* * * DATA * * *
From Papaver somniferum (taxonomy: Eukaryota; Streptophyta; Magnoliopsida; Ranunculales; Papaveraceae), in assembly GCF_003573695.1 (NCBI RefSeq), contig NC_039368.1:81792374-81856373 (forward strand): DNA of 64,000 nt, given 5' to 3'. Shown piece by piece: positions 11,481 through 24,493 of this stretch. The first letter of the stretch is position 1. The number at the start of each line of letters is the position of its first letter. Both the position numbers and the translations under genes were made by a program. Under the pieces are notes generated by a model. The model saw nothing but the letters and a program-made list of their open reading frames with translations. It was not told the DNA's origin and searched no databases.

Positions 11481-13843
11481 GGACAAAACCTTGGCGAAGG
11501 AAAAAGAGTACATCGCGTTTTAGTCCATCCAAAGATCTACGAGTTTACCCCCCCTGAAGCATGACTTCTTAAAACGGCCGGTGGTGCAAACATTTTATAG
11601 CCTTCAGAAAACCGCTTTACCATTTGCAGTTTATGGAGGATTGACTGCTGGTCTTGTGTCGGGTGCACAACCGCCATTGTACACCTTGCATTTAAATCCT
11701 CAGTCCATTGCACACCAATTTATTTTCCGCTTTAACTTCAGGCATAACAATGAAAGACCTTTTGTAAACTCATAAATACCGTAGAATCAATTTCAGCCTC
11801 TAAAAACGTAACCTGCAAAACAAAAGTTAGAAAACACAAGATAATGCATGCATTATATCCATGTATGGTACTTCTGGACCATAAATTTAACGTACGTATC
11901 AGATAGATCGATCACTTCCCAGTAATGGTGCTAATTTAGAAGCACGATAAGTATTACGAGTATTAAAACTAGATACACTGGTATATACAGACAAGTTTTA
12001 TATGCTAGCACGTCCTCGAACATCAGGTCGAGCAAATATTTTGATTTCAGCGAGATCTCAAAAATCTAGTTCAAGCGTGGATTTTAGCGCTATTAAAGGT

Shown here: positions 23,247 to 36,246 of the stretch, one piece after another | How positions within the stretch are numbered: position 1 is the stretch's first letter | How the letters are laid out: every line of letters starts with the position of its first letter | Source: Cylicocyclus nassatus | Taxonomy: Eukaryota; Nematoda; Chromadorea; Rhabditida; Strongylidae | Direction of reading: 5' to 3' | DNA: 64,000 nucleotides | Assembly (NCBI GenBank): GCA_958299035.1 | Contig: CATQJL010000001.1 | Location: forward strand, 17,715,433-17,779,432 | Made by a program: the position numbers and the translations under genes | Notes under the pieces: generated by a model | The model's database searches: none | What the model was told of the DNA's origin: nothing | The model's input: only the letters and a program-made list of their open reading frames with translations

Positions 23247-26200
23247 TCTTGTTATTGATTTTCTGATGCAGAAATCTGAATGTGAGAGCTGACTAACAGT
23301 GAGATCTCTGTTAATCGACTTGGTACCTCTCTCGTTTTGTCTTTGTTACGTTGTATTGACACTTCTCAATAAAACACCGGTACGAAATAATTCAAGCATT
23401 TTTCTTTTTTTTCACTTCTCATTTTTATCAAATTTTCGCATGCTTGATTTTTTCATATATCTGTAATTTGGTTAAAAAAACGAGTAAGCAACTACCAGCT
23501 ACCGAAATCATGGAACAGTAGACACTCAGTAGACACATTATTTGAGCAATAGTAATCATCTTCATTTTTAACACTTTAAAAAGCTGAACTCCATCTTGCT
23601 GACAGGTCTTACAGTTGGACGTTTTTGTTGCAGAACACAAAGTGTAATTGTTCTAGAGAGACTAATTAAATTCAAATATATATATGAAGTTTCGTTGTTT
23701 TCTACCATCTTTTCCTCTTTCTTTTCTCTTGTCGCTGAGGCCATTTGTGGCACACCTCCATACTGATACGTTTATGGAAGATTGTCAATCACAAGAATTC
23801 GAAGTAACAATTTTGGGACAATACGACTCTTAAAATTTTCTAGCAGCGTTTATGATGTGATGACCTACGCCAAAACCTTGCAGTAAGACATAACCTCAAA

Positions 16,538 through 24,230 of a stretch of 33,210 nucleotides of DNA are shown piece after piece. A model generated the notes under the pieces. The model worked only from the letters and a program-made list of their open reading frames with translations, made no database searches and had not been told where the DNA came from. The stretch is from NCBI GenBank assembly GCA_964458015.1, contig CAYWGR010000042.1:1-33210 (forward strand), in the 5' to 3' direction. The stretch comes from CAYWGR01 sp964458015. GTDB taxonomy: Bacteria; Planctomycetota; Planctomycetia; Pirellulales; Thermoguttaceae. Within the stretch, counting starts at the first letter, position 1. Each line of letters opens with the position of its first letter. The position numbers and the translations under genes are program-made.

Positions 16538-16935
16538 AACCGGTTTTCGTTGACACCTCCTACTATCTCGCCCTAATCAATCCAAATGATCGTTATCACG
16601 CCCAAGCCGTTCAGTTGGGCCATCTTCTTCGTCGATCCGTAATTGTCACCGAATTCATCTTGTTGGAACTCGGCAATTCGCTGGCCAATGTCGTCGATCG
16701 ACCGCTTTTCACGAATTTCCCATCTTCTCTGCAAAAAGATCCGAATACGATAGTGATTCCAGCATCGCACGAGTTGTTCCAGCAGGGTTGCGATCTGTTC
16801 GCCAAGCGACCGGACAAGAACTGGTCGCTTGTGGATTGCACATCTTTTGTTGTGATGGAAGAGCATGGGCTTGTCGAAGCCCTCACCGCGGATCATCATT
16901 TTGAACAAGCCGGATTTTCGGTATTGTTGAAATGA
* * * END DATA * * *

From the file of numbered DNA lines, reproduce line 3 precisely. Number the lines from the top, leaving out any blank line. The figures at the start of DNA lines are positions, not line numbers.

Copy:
11481 GGACAAAACCTTGGCGAAGG